The title required a little investigation, as it is not directly explained…….passing bells are those (usually Church) bells which might call hearers to awareness of, or prayer for the passing of a soul, commonplace in British villages a hundred years ago.

The author of the television drama The Passing-Bells, Tony Jordan, wrote this drama specifically for the young. It needed to suit a 7pm time-slot, and be true to the theme but not so gory as to make it unsuitable for that time-slot. He was inspired by Wilfred Owen’s poem:

Anthem for Doomed Youth

What passing-bells for these who die as cattle?
Only the monstrous anger of the guns.
Only the stuttering rifles’ rapid rattle
Can patter out their hasty orisons.
No mockeries for them from prayers or bells,
Nor any voice of mourning save the choirs,—
The shrill, demented choirs of wailing shells;
And bugles calling for them from sad shires.
What candles may be held to speed them all?
Not in the hands of boys, but in their eyes
Shall shine the holy glimmers of good-byes.
The pallor of girls’ brows shall be their pall;
Their flowers the tenderness of silent maids,
And each slow dusk a drawing-down of blinds.

Wilfred also wrote that other remarkable poem, Dulce et Decorum est (pro patria mori), which calls out ” the old Lie”, it is sweet and right to die for ones country.

We follow a British and a German youth and their respective families, from their enlistments from their home villages, and through each year of the war. It is interspersed with real film and audio at times. The experience offered is that of this war on Youth and these youths, not the politics of the war, or rights or wrongs. One of the aims was to draw for today’s youth some understanding of the inexplicable awfulness of war. We feel that the honour of dying for one’s country may be a lie, especially as, in this particular war, it was significantly inflicted by vain ego’s on both sides; and, by the middle and end of the war, we see the futility of terrible human losses.

A great watch, taken in it’s full context. The music by is haunting as it suggests the hope and aspirations of these teenage youth and the lightness of home, which they lost……for so many, life ended in the slime and mud of the Somme and Paschendale.

I think it drew enough of the facts, without being excessively traumatizing, to give modern youth a glimpse of that reality.

Poet, Wilfred Owen was killed Nov 4, 1918, a week before the end of WW1, at the age of 25.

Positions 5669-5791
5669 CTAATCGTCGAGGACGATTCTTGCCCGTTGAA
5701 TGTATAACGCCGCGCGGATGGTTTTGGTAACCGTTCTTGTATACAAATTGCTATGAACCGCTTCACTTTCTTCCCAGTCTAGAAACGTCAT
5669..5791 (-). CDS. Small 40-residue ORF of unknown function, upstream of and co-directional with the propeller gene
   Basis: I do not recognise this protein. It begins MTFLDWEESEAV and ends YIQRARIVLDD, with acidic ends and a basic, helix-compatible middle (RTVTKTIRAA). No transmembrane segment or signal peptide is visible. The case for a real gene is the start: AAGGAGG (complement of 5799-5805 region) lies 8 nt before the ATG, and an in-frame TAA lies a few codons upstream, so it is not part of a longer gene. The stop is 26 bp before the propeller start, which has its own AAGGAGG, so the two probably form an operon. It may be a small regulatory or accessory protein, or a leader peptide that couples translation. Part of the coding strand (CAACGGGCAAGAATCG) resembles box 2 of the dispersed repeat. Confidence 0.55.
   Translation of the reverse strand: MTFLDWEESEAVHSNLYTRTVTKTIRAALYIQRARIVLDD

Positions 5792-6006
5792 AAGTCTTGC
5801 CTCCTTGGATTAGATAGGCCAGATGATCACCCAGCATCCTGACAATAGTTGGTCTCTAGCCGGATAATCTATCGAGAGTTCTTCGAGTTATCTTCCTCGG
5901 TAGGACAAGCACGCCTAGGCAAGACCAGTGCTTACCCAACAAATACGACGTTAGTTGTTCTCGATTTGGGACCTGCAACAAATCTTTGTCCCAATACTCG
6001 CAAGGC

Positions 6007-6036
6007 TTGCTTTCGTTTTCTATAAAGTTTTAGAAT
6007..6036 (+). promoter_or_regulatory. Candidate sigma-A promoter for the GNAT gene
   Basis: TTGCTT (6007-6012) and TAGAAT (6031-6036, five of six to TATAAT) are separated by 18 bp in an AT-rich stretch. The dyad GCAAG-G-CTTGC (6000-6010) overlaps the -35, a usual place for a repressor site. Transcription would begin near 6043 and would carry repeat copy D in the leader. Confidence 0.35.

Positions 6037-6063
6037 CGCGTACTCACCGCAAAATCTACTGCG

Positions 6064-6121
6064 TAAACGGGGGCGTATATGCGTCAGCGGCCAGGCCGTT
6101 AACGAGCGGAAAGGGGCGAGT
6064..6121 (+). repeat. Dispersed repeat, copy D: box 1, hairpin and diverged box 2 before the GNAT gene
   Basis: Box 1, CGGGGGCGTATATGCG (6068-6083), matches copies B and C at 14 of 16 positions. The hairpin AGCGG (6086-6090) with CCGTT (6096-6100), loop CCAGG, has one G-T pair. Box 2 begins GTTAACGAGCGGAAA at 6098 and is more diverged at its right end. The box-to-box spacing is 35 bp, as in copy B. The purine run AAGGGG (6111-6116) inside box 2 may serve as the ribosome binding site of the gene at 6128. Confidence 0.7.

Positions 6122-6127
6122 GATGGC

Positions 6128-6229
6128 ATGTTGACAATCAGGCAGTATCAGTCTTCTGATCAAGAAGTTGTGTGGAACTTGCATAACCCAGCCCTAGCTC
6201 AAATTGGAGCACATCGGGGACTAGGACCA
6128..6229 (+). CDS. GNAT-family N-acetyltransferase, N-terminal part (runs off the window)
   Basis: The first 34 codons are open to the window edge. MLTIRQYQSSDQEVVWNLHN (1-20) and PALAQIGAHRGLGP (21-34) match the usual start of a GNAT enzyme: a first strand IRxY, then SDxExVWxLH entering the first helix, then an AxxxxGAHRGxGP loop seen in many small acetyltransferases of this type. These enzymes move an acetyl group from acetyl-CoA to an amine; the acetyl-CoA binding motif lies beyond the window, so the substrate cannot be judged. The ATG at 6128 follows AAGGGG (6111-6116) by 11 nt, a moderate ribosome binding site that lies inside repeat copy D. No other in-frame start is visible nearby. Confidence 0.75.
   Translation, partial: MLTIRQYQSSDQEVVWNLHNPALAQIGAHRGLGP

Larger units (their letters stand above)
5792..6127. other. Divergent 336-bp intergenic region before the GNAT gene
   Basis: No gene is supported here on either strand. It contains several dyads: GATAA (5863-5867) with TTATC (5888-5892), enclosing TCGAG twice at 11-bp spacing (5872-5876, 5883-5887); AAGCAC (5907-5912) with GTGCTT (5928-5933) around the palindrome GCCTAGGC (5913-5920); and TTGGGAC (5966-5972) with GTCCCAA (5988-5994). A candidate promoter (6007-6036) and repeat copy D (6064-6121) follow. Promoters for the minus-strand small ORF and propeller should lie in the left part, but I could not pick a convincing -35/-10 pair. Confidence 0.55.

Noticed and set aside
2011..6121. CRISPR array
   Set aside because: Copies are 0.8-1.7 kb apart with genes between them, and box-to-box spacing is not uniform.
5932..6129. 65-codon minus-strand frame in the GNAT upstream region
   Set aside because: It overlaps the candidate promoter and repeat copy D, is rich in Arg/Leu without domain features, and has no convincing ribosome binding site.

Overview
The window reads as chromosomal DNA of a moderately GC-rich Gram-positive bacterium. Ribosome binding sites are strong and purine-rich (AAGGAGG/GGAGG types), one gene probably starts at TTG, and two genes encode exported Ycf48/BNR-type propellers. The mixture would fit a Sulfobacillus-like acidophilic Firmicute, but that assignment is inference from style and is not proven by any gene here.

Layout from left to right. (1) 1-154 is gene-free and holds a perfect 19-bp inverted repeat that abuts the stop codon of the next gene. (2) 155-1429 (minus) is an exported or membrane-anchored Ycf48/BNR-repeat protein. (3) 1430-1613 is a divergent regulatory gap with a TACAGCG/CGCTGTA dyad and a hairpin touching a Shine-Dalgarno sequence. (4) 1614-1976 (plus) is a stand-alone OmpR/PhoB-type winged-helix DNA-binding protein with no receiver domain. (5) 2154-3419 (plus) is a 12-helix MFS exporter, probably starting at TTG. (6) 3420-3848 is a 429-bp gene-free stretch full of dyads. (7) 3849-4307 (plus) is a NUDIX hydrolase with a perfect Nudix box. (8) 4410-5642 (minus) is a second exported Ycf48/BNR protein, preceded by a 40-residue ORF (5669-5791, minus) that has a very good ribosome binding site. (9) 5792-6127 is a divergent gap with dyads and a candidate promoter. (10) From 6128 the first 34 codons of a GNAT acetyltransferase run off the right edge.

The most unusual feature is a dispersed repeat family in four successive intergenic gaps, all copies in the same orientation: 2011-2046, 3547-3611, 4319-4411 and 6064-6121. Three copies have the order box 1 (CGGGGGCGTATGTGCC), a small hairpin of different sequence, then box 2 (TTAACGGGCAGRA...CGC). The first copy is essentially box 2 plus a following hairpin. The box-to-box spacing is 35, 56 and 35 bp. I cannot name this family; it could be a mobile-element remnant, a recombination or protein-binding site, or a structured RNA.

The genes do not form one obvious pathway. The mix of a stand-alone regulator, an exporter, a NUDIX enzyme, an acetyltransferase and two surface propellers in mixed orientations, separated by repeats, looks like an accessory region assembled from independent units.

Thoughts seguay to Rudyard Kipling, who via his contacts helped, his son, John, enlist as an officer. John was killed after leading (leading at 18?) his troops into battle at the Battle of Loos, France, disappearing in September 1915, six weeks after his 18th birthday. Rudyard never really recovered from this loss. John’s body was not recovered at the time, Rudyard searching for the next four years for him, tracking down his battalions survivors, his military contacts, the Red Cross, Swedish contacts and German ambassadors, before finally accepting that he had been killed, rather than taken prisoner.

Having been a keen supporter of the war, Kipling became critical. His haunting poem Common Form reads: “If any question why we died, / Tell them, because our fathers lied.”

In 1992, the Commonwealth War Graves Commission changed the inscription of an Unkown Soldier to John Kipling……he had lain those years un-named due to clerical errors:

He had been promoted in the field to First Lieutenant, not the original assumed Second Lieutenant, confused with another Lieutenant who had died in the field hospital, and, freshly geographically pinpointed due to a clerical error with the grid reference of the day. We now know on Rudyard’s behalf, where his son’s body lies.

(I did not previously know that it was Kipling’s idea that all war graves have equivalent headstones and crosses, there to be no distinction according to rank….and, Also, on war graves everywhere “Known unto God” is written, rather than “unknown”, again, Kipling’s words…..)

I want to re-see the movie My Boy Jack, now.

Kipling Poetry I have noted

The Thousandth Man

If

My Boy Jack

Jane’s Marriage – in this poem, Kipling gave to Jane (Austen) in Heaven, that which she had missed in life -the love of her ideal man.

This latter was my Aunty Bell’s favorite poem. She was born in 1901, so at coming of age, the flower of Australian youth had been killed in WW1. She never married.